Blessing is unable to look into the camera but is determined to tell her story.
I was only three the first time someone took my pants off and put his finger inside me. It was my uncle. He often came to my bed in the night. He said if I told anyone, he would beat me. I was living with my grandmother, in Zimbabwe, but she didn’t notice anything. She was always in church.

“I was only three the first time someone took my pants off and put his finger inside me.” 


It was my aunt who found out. I’d caught a sexually transmitted disease when I was just 10 years old. How was that possible, she wondered, and in the end I told her. My grandmother was really against me reporting it. She said it was family matters. I moved back home to my mother, who had married a new man. He was nice. Yes, he’s just about the only person who was ever nice to me, until I came here to the women’s shelter.

I’d caught a sexually transmitted disease when I was just 10 years old.

The first time I was gang raped was in 2007. I was working for a women’s organisation in Zimbabwe and the boys who offered me a lift didn’t like that. They ripped my clothes off, raped me and then kicked me out of the car on the motorway. I got pregnant that time. I was offered an abortion but I wanted to keep the baby, a girl. She’s here with me now. I’ve found it hard to love her, but I’m learning. But I’ll never tell her how she was conceived.

It was hard for me to support myself and my daughter in Zimbabwe so I paid a smuggler who brought me over the Limpopo River, here to South Africa. I had to wait in a refugee camp for a residence permit. I was raped again there, by another refugee.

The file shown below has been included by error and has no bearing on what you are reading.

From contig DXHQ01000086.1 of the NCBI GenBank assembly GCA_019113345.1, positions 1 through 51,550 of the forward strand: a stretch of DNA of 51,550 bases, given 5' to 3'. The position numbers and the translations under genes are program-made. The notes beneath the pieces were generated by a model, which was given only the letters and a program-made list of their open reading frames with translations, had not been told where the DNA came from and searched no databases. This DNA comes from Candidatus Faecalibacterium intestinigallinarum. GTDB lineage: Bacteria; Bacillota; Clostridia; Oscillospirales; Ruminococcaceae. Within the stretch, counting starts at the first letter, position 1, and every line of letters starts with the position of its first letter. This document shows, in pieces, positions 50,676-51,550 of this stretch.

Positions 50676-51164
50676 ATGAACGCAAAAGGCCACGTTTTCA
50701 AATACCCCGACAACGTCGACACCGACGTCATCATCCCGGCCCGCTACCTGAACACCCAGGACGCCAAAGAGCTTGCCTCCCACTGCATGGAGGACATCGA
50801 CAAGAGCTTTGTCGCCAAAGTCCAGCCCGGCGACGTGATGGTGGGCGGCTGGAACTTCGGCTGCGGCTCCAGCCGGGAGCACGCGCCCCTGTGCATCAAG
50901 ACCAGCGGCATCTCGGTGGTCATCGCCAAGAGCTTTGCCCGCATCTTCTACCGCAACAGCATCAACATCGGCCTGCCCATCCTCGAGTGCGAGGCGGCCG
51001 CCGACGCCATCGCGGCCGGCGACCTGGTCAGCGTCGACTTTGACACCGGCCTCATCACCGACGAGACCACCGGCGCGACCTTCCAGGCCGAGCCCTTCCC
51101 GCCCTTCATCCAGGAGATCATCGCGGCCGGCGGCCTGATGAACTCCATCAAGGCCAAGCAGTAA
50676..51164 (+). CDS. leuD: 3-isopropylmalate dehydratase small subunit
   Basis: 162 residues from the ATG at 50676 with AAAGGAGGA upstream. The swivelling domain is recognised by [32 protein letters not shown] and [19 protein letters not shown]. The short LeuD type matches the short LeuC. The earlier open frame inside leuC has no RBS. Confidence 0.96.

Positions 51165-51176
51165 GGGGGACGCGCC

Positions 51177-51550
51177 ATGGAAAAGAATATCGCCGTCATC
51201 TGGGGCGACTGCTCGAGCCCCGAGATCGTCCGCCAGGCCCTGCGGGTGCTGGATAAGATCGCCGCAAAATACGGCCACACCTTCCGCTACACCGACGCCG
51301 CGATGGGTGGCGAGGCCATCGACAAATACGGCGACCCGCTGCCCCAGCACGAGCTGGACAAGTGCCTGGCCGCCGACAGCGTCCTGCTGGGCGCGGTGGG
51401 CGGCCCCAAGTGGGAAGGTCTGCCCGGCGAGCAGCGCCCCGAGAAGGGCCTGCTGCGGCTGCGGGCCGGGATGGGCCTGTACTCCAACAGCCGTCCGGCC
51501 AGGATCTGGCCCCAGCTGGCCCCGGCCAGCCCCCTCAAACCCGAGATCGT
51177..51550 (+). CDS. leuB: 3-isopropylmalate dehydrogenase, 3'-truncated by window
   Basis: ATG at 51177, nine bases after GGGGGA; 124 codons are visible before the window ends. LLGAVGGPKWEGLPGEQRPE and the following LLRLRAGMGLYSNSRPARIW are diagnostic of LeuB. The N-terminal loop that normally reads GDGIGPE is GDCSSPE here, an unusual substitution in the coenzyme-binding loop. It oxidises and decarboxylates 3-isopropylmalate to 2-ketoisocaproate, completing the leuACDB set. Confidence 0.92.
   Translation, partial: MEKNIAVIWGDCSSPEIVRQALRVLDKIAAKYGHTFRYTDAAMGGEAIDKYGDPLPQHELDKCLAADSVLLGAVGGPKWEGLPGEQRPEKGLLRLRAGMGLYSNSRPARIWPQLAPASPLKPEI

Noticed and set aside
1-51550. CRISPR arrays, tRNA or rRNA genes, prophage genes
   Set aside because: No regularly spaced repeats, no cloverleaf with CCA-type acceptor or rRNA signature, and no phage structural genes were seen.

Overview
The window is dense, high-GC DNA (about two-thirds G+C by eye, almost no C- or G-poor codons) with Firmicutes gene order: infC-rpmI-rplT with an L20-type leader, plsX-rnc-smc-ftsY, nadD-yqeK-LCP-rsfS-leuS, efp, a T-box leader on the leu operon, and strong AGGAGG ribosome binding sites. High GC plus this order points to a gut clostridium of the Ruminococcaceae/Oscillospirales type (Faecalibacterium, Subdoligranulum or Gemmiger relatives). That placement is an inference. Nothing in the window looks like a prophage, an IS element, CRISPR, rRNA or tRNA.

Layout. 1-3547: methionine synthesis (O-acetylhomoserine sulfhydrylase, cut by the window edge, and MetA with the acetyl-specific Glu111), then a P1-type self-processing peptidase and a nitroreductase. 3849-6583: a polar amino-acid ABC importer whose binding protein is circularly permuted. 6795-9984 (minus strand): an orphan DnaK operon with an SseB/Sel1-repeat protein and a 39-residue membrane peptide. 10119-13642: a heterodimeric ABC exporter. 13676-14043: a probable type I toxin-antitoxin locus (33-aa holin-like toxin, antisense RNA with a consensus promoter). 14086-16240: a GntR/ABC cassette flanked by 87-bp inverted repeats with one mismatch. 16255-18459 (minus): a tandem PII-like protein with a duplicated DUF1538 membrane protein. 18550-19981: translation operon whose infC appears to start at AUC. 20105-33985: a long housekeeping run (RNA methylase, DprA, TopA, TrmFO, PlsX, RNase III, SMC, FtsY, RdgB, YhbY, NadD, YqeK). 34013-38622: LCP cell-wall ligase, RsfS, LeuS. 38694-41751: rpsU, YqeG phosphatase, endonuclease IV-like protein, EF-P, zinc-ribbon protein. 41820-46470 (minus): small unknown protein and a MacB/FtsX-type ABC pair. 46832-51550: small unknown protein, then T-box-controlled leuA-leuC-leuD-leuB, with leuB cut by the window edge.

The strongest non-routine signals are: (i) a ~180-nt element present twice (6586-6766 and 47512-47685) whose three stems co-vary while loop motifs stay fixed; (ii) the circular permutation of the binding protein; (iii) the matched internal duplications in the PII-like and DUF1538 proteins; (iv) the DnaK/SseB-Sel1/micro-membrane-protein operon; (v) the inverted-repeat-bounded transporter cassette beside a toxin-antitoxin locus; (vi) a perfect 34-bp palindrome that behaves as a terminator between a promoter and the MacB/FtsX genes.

Then I ended up here in Johannesburg, in a church which takes in refugees. When I was going to see about my residence permit three men offered me a lift. They said they were going to the same place as me, but they went in another direction. I had my 2-year-old daughter with me. The men stopped the car and started shouting at me: “Foreigners like you are coming here and stealing our jobs,” they said and ripped my clothes. One had a knife and even though one of the men tried to stop them, the other two raped me again and again. My daughter was there. When they let us go I didn’t know where I was. I found a clinic and the staff there called the police. After a while I came here, to the USINDISO women’s shelter. It means “Saving Place” and that’s exactly what it’s been for me.

Why had all these terrible things happened to me? 

When I arrived here I had no hope left. I had started taking drugs – marijuana, cocaine, alcohol – and I hardly spoke to anyone. I fought and argued. I didn’t care what happened to me. I was angry. Why had all these terrible things happened to me? I beat my daughter and was thinking of giving her up for adoption. What kind of life would she have not knowing who her father was?

But here at the women’s shelter I started to believe that someone might like me. I’ve never experienced the kind of love I have been shown here at USINDISO. Now I’ve given up all the drugs and trained to become a cook. I’ve brought my dead sister’s six-year-old son here. I’m slowly learning to love my daughter, yes, both the children. I’m going to get a job and support them.

I can even smile sometimes. But I don’t think I’ll ever dare to trust a man. Ever.